My co-author and partner in various things UEFI, Vincent Zimmer, has penned some wise words about how firmware bugs are perceived on his blog (here). He quotes the first chapter of Embedded Firmware Solutions wherein an anonymous manager states, "If you can fix a hardware bug in firmware, it’s not a bug but a documentation issue."
What Vincent said about hardware used to be the same for operating systems. That is, it was often hard to (a) convince an OS company that they had a bug, (b) get them to fix that bug and (c) get that fix out to customers. But now, Patch Tuesday is a weekly event, monitored by websites everywhere. The OS images used by OEMs can have hot-fixes applied. So, now the situation is fixed. Hardware is the hardest to fix, followed by firmware, followed by the OS, followed by applications.
That is why firmware update has been a major focus of the recent UEFI specification updates, standardizing how 3rd party components can produce and process updates (c.f. capsules and the Firmware Management protocol, ESRT). These updates are not only for the system firmware's flash device, but also for the embedded flash on smaller chips, as well as attached USB and PCI devices. Security concerns, in particular, are driving the need for reliable and timely updates of all of these.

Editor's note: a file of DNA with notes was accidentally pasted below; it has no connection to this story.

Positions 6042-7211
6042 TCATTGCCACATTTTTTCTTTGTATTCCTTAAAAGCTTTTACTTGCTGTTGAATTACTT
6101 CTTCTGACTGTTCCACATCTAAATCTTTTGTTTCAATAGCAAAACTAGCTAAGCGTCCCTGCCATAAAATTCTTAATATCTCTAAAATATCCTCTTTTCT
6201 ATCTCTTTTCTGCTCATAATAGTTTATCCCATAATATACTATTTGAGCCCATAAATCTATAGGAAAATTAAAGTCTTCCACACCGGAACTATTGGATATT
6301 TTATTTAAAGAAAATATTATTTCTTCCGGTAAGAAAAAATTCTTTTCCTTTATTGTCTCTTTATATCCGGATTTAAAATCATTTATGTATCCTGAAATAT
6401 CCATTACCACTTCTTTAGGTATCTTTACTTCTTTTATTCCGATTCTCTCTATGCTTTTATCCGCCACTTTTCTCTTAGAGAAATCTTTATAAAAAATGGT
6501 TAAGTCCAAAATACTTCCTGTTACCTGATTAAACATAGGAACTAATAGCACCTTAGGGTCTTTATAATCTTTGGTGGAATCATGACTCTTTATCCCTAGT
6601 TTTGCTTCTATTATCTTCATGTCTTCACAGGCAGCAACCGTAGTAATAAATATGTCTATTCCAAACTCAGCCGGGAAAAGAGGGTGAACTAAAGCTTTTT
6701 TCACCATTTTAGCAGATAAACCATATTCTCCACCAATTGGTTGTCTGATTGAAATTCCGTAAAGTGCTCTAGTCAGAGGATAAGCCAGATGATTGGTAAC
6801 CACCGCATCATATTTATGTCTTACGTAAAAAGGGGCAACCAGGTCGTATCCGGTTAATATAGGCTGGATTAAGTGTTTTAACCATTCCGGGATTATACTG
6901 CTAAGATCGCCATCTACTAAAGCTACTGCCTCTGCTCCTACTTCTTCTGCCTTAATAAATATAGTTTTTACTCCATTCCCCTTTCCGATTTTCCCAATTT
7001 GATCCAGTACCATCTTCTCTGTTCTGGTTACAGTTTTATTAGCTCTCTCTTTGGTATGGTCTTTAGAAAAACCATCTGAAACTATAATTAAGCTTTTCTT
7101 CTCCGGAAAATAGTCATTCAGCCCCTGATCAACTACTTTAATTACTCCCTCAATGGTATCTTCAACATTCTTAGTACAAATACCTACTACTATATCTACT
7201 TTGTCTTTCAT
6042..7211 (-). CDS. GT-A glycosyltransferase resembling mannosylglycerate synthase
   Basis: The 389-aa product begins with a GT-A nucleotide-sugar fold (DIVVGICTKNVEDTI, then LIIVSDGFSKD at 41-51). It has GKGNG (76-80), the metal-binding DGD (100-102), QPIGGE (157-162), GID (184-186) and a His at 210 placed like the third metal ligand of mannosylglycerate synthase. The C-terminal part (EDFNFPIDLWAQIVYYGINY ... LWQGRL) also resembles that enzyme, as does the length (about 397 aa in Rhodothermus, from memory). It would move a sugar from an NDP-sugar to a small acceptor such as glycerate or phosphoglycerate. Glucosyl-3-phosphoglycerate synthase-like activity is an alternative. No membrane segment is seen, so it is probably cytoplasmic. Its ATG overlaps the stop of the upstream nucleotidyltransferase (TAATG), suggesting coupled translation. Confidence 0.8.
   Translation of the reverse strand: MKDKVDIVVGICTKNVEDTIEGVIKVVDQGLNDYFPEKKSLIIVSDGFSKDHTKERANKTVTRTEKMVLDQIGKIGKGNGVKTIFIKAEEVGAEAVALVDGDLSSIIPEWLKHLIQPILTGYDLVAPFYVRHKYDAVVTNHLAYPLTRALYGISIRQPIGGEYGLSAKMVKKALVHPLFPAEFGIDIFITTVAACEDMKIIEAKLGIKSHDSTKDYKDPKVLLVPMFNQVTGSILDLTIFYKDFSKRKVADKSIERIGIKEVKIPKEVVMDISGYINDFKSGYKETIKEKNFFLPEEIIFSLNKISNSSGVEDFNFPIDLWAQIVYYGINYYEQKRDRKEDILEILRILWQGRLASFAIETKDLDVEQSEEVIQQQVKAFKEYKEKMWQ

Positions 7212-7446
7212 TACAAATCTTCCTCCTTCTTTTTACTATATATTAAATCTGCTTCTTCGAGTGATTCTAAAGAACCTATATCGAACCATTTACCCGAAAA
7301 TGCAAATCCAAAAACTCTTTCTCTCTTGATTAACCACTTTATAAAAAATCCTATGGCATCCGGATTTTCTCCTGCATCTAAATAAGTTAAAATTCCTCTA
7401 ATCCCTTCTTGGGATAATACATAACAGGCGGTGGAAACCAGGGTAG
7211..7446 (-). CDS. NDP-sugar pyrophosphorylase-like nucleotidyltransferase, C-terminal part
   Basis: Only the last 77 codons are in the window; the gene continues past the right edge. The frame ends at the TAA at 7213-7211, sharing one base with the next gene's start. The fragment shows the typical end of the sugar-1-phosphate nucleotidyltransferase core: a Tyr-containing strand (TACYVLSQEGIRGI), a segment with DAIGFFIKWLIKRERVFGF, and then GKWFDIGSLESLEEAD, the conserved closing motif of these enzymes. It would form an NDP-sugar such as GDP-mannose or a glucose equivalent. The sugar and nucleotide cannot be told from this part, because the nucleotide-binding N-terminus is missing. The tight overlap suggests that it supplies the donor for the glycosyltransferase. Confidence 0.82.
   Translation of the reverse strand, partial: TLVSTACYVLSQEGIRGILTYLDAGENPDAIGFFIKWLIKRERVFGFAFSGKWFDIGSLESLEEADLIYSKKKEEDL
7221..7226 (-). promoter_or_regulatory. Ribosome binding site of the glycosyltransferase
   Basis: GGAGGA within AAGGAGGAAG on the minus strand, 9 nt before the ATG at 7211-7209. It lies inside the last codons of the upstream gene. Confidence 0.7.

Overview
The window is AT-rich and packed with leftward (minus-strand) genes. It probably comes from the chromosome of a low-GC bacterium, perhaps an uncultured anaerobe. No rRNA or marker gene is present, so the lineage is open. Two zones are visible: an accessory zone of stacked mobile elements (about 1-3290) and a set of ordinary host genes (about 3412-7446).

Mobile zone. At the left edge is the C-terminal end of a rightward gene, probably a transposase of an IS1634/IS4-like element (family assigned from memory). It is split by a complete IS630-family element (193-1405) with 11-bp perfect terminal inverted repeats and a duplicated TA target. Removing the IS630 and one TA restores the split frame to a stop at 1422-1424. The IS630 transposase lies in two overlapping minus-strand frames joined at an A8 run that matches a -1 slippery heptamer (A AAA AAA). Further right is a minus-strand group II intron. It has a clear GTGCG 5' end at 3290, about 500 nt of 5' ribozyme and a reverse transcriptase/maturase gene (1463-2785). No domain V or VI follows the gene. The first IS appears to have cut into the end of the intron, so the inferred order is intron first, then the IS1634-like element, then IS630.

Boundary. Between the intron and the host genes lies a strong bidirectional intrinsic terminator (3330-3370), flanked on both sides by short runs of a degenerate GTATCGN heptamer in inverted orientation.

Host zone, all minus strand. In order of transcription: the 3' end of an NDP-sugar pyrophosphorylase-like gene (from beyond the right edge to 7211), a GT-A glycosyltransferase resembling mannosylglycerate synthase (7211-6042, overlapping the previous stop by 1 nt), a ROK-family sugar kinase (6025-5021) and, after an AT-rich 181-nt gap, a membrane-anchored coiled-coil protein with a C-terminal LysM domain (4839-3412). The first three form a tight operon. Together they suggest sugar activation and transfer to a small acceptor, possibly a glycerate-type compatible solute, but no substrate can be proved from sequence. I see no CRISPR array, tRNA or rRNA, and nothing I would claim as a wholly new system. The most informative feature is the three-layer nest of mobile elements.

The next frontier is delivery of these firmware updates via the OS. While there has been some progress here by the OS vendors (Redhat, Microsoft, Canonical, see older summary here), there seems to be reluctance on the part of some OEMs. Part of this is that some of their unique value(if you can call the little tray icon apps "value") is getting sucked into the OS. Part of this is relying on the process by a 3rd party (or more than one 3rd parties) to deliver updates. Part of this is: older, out of production platforms aren't interesting any more. But highly publicized hacks and bugs are putting pressure on the industry to solve the distribution problem.
Whatever the case, platform stability rests solidly on firmware stability because of its unique capabilities to fix or mitigate hardware and OS issues, as testified to by Marvel's Agents of SHIELD.